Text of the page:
And so, it is Christmas. As such, it’s that time of year when many bands are getting their festive albums out for the general consumption of the rest of us who are all looking for some new yuletide tunes. Let’s admit it, we all go to the same old classics – some loved, some loathed – but new interpretations of classic carols are always welcome. In terms of the gospel heavyweights, the last few years have offered us some pretty outstanding work – just take a look at Chris Tomlin, Paul Baloche and Phil Wickham, and you’ll immediately be treated to some incredible reworkings of all the old favourites.
And so, it is Adam Layne Fisher and the Downtown Revival Band who now offer us “Our Savior Has Come” – a “Christmas rock experience” – with its bold opening “Rex Veni”, presenting a vast soundscape of power chords and synth soundscapes. From the start, there is a huge sense of expectation, surely the whole point of Christmas? This leads straight into a massive stadium rock version of ‘Hark The Herald Angels Sing’. The punk guitars are there. The indie chugs are there. The confident vocals backed up with the right harmonies are there. There’s even a hint of that now forgotten Christmas rock anthem from The Darkness, “Don’t Let The Bells End” when the lead guitar kicks in.
It’s a perfect lead in to “Angels We Have Heard On High”, which pulls back the power pop to let a more choral tone break through, with the bells chiming out to crate a massively festive feel.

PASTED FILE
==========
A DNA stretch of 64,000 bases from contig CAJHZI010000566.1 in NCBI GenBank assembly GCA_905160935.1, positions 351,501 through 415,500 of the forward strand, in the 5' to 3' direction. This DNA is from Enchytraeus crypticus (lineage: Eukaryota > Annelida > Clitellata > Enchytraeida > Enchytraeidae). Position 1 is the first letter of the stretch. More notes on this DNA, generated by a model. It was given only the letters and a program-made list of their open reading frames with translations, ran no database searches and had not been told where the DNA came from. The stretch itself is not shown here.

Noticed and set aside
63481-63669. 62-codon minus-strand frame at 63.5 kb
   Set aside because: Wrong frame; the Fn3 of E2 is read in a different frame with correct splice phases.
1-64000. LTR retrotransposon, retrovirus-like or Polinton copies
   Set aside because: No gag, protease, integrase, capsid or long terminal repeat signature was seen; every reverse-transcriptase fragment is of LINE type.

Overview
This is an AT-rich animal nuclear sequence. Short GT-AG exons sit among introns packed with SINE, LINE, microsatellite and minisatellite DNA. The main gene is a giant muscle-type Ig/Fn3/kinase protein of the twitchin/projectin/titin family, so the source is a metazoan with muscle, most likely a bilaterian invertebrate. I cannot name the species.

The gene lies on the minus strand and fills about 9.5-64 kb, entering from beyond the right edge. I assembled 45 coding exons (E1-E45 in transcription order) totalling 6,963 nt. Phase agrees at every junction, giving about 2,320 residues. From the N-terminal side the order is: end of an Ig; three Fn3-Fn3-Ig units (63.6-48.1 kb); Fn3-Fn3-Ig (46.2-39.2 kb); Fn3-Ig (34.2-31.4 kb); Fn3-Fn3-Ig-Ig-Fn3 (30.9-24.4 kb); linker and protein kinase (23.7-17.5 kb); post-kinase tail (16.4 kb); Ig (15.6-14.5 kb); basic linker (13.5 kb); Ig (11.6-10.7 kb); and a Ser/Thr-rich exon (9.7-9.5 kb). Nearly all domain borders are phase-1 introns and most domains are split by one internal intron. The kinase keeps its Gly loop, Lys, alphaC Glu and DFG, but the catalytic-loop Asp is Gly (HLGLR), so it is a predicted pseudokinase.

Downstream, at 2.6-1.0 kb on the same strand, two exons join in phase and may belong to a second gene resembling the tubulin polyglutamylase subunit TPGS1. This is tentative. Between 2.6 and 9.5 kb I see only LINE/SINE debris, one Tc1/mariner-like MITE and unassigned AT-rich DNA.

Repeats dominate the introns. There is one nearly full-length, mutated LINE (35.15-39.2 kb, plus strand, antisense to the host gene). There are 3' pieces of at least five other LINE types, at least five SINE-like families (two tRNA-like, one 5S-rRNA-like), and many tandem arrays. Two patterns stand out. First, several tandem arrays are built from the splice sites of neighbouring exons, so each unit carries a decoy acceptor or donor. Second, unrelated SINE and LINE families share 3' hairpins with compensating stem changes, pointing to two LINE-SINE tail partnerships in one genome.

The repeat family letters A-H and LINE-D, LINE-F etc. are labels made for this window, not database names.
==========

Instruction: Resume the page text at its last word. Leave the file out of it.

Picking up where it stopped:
Once you’ve really settled in to the album, you start to get a real feel for the immense power that resides in its production – where other contemporary worship heavyweights have either played it safe or used the album as a ruse to put out a few of their own new recordings, Adam Layne Fisher has managed to stay true to both the purity of the carols and also to his own sound and style. Admittedly it’s not going to be to everyone’s taste – if you’re looking for traditional Christmas carols, “Away In A Manger” will probably infuriate you. But for many others, it will be a huge breath of fresh air, with its different take on the melody and tempo.
It might come as a surprise to find “O Come All Ye Faithful” at the middle of the album – I certainly tend to prefer it as a big crowd pleasing moment at the end of any carol service, but here it works as a suitable mid point to pause and remember what Christmas is all about. And so, the final closing track ends up being even more ideal, with the glorious “Peace On Earth”. From a sentimental position, its the perfect conclusion for a Christmas album released at the end of a year that so many will chalk up as a bad one. The chords ring out with the chiming bells and offer to lift the spirits of any heavy heart. Merry Christmas, everyone.